Not unexpectedly, the children acted on these emotions in a wide range of ways -- some withdrawing, some becoming excessively clingy or expressing extreme sadness or anger.

These textbook responses are normal and expected, but parents can help ease them with by taking measures to help their children, the officials said. The process begins before the servicemember leaves home, during the deployment and during the critical readjustment period following the deployment. They recommend:

Before deployment:

· Make sure children know they are loved unconditionally and that their parent’s leaving has nothing to do with them or their behavior.

· Be truthful about an upcoming deployment, talking openly about the separation to give children a chance to adjust to the idea.

· Encourage children to share their feelings, even negative ones, about the deployment.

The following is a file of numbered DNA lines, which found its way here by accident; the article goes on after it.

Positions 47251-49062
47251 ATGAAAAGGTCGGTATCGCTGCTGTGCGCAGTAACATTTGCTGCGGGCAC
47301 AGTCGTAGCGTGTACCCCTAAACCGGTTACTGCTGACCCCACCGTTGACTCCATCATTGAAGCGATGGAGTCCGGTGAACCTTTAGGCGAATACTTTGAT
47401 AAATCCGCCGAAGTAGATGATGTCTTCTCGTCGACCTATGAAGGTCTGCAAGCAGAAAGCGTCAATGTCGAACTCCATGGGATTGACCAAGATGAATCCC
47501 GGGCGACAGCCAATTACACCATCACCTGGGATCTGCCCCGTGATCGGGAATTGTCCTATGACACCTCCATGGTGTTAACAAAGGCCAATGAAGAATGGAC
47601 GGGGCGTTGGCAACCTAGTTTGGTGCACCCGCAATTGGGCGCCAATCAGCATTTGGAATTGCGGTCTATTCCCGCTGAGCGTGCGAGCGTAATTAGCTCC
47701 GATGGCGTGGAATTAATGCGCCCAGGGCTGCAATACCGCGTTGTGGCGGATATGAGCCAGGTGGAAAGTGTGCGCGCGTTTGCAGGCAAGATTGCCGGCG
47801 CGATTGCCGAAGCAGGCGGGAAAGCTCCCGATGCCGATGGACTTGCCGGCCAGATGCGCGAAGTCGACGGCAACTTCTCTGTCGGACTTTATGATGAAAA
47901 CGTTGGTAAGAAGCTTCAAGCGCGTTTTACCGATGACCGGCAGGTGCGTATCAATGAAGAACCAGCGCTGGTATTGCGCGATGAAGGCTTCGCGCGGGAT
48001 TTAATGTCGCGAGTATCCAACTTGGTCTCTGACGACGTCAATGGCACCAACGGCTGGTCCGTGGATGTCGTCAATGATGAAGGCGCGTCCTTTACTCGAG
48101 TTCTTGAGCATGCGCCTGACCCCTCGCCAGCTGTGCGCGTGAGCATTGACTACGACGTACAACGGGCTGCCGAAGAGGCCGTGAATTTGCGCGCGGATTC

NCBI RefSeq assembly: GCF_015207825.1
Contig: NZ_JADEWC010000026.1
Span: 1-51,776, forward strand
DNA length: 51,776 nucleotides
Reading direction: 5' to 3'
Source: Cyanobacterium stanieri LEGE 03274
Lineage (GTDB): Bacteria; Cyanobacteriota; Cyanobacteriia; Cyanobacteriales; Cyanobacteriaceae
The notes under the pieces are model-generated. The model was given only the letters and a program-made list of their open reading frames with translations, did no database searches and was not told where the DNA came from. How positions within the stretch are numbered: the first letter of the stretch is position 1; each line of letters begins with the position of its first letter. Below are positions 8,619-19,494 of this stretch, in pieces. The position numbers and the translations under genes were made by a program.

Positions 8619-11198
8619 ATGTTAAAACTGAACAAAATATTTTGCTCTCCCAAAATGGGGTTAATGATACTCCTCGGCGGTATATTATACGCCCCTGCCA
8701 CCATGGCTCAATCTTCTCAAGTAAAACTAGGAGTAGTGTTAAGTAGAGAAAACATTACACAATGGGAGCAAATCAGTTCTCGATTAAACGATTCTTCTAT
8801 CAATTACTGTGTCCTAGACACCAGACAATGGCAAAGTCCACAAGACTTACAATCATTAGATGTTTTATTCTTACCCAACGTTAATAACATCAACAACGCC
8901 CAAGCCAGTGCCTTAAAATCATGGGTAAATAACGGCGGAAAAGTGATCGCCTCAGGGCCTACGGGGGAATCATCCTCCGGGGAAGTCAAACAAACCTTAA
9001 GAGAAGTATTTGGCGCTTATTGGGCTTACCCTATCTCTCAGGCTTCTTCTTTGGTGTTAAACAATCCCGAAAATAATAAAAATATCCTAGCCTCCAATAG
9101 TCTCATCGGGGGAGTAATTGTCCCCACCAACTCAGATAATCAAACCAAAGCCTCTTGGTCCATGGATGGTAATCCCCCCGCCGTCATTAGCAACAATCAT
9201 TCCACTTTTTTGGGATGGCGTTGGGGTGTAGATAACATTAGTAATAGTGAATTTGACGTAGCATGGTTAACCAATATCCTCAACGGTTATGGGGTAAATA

· Give each child a photo of him- or herself with the deploying parent and let children know the deploying parent is taking family photos, too.

During the deployment:

· Follow routines at home, including regular mealtimes and bedtimes, so children feel more secure.

· Maintain discipline on track at home and assign children specific chores so they know they are making a valuable family contribution.

· Keep the relationship between the child and deployed parent flowing with cards, pictures, e-mails and phone calls.

· Post a large world map so children can see where their parent is, and use a calendar to track time until the parent returns.

After the deployment:

· Give children an opportunity to get reacquainted with the parent and adjust to his or her return.

· Spend time with children, individually if possible, doing activities the child enjoys.

· Remember that a readjustment period typically takes four to six weeks, so be patient and supportive as it occurs.

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Marine Corps Base Camp Pendleton, Calif.